An endodontic abscess is a pocket of pus that forms in the jawbone at the tip of a tooth root. You may realize you have an abscess because the tooth hurts when you tap or bite on it, you have a bad taste in your mouth, the tooth sometimes contacts the opposing tooth first upon biting, or you experience pain and swelling. On the other hand, you may be unaware of an abscess because you have none of these symptoms at all. An endodontic abscess begins when bacteria, which are naturally present in your mouth, infect the inner pulp layer of the tooth. Although sometimes there is no apparent reason for the bacterial invasion, bacteria commonly get through the enamel and dentin layers of the tooth and into the innermost pulp layer through deep cavities, breaks, fractures, or injuries to the tooth. The infection can then spread from the pulp chamber, down the root canals, and through the tip of the root.
If the infection continues, a hole is formed in the jawbone at the tip of the root. This hole is an endodontic abscess. It contains pus, a liquid that results from the body’s immune response to the infection, and is surrounded by a membrane that forms around the infected area. An abscess is a natural defense mechanism that the body uses to wall off the invading bacteria, but as the abscess grows, it creates pressure inside the bone and ligaments surrounding the tooth, and this pressure can eventually cause excruciating pain.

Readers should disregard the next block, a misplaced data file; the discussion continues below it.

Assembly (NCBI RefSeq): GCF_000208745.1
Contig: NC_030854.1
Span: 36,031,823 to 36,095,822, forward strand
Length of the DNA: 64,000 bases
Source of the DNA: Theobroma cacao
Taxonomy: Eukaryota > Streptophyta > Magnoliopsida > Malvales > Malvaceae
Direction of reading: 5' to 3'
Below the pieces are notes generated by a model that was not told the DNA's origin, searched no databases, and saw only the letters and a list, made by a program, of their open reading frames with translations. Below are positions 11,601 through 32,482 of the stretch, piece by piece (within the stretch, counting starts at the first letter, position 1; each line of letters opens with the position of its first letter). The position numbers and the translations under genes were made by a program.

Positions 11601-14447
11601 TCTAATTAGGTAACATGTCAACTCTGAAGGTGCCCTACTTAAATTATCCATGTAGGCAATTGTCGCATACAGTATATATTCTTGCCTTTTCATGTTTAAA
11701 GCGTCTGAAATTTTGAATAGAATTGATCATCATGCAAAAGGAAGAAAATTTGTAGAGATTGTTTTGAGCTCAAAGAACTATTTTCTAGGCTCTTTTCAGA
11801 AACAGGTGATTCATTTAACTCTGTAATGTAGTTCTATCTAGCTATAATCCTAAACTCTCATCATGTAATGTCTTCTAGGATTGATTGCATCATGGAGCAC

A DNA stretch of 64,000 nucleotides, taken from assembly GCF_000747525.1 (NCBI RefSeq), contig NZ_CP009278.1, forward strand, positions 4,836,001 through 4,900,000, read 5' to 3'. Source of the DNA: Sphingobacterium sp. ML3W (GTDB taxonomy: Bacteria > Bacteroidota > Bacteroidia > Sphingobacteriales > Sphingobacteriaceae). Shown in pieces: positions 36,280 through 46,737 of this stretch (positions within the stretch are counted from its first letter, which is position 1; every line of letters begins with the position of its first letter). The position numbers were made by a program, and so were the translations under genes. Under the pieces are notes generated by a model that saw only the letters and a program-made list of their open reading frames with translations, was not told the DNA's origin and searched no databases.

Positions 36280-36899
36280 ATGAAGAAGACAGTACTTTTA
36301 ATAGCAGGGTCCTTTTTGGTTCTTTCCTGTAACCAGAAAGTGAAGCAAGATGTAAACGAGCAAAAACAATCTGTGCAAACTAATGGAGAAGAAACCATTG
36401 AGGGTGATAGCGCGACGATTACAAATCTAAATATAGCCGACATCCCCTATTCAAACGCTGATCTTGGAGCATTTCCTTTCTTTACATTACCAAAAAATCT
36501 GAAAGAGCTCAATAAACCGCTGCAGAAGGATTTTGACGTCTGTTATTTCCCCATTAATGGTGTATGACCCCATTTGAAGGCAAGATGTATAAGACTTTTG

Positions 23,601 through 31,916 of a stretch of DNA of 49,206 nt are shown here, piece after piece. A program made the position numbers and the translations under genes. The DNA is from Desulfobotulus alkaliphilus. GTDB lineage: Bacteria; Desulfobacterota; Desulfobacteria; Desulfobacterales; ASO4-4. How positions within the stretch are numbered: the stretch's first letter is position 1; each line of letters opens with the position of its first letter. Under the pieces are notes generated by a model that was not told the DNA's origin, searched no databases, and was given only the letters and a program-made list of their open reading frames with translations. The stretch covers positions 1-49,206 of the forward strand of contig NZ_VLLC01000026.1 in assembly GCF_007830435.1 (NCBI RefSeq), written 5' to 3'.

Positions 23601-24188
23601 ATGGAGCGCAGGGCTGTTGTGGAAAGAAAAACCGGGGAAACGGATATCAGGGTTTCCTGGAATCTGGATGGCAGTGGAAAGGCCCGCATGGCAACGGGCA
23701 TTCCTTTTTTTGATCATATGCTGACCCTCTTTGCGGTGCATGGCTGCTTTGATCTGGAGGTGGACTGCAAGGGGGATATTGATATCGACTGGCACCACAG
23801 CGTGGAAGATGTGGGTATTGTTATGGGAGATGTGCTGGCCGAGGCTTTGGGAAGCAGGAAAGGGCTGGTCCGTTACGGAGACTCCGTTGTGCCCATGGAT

The body will often try to relieve the pressure by forming a gumboil. A gumboil, sometimes called a fistula, is a tube-like passage from the abscess to the outside, and this can allow some of the pus and bacteria to drain through the gum near the infected tooth. Left untreated, an endodontic abscess can damage the adjacent soft tissue in the mouth and face, lead to bone loss, be a continuing source of infection that drags down your immune system, and may even be life threatening. Because of the damage and pain that an endodontic abscess can cause, it’s important to treat it right away.
To treat an endodontic abscess, we must drain the abscess and remove the source of infection. Root canal therapy is often the treatment of choice because it removes the infection, relieves the pressure, and usually heals the abscess. Sometimes however, even after a root canal, the infection continues to grow. In that case, retreating the tooth with root canal therapy or a further surgical procedure, called an apicoectomy, will stop the infection and restore the health of your tooth. Antibiotics, though they can’t cure an abscess by themselves, may be prescribed to prevent infection from spreading. We may also recommend using anti-inflammatory pain relievers.
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